questionnaires, at face value. However, self-reported data contains several
potential sources of bias that should be noted as limitations: (1) selective
memory (remembering or not remembering experiences or events that occurred at
some point in the past); (2) telescoping [recalling events that occurred at one
time as if they occurred at another time]; (3) attribution [the act of
attributing positive events and outcomes to one’s own agency but attributing
negative events and outcomes to external forces]; and, (4) exaggeration [the
act of representing outcomes or embellishing events as more significant than is
actually suggested from other data].

Possible Limitations of the
Researcher

 
Access — if your study depends on having access to people,
organizations, or documents and, for whatever reason, access is denied or
otherwise limited, the reasons for this needs to be described.

 
Longitudinal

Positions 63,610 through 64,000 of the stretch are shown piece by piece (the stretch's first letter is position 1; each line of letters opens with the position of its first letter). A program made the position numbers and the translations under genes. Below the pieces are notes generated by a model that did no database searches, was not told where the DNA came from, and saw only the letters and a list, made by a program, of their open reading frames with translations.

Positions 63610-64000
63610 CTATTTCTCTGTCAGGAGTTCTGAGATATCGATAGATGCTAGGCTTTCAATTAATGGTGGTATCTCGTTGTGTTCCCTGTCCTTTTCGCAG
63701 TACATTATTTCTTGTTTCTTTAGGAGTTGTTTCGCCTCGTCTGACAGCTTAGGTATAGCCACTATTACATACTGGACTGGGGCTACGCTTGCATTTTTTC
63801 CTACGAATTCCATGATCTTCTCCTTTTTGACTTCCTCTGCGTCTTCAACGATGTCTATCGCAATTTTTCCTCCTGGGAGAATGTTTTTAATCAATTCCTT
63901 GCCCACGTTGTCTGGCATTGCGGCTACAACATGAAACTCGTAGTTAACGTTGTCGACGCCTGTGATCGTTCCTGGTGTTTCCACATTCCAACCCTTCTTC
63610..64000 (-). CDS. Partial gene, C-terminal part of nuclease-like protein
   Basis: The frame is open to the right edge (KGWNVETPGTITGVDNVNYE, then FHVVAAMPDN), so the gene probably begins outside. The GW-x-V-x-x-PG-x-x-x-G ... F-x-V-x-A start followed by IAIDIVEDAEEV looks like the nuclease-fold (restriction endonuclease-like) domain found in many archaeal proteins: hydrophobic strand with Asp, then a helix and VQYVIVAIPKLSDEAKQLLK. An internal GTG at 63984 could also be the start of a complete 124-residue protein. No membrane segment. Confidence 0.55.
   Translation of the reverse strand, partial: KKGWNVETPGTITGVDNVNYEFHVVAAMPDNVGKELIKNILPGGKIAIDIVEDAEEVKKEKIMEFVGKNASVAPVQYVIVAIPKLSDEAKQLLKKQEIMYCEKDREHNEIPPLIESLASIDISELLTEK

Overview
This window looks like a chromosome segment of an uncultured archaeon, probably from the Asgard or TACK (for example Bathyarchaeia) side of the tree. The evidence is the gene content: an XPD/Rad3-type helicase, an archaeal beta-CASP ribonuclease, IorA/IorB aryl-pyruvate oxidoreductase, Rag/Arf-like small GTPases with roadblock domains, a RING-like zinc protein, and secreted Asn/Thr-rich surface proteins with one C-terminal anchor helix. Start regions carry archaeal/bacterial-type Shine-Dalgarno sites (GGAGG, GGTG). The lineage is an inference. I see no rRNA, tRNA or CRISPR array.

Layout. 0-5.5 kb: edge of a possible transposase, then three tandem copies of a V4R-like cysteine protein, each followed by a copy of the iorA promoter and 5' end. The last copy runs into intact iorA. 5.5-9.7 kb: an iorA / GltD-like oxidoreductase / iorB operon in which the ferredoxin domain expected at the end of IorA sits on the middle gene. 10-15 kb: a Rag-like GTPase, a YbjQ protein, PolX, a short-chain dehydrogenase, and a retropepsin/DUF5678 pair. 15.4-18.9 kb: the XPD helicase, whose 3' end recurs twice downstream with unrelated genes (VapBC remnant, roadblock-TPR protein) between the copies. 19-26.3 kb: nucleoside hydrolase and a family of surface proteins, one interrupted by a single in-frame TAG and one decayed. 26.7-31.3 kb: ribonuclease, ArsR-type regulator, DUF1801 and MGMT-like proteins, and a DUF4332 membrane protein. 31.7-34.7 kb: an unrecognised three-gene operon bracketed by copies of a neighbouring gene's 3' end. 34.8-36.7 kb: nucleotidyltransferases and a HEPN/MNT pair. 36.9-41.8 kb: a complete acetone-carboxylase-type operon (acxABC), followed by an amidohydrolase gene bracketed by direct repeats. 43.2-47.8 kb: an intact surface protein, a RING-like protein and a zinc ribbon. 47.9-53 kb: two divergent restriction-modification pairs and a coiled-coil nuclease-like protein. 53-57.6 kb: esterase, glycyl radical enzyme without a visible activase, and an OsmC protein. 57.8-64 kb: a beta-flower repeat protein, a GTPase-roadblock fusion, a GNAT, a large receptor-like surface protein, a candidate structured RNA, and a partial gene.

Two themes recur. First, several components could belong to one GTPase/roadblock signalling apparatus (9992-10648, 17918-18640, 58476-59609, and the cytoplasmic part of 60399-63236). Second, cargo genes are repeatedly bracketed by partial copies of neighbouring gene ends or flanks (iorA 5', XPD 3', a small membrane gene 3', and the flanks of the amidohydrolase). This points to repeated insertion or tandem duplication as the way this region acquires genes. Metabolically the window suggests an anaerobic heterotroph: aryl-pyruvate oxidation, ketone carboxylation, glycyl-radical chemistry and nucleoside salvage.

effects
— unlike your professor, who
can literally devote years [even a lifetime] to studying a single research
problem, the time available to investigate a research problem and to measure
change or stability within a sample is constrained by the due date of your
assignment. Be sure to choose a topic that does not require an excessive amount
of time to complete the literature review, apply the methodology, and gather
and interpret the results. If you are unsure, talk to your professor.

Cultural
and other type of bias
— we all have biases, whether we are conscience
of them or not. Bias occurs when a person, place, or thing is viewed or shown
in a consistently inaccurate way. It is usually negative, though one can have a
positive bias as well. When proofreading your paper, be especially critical in
reviewing how you have stated a problem, selected the data to be studied, what
may have been omitted, and the manner in which you have ordered events.
Consider how you have chosen to represent a person, place or thing, to name a
phenomenon, or to use possible words with a positive or negative connotation.
Note that if you detect bias in prior research, it must be acknowledged and you
should explain what measures were taken to avoid perpetuating bias.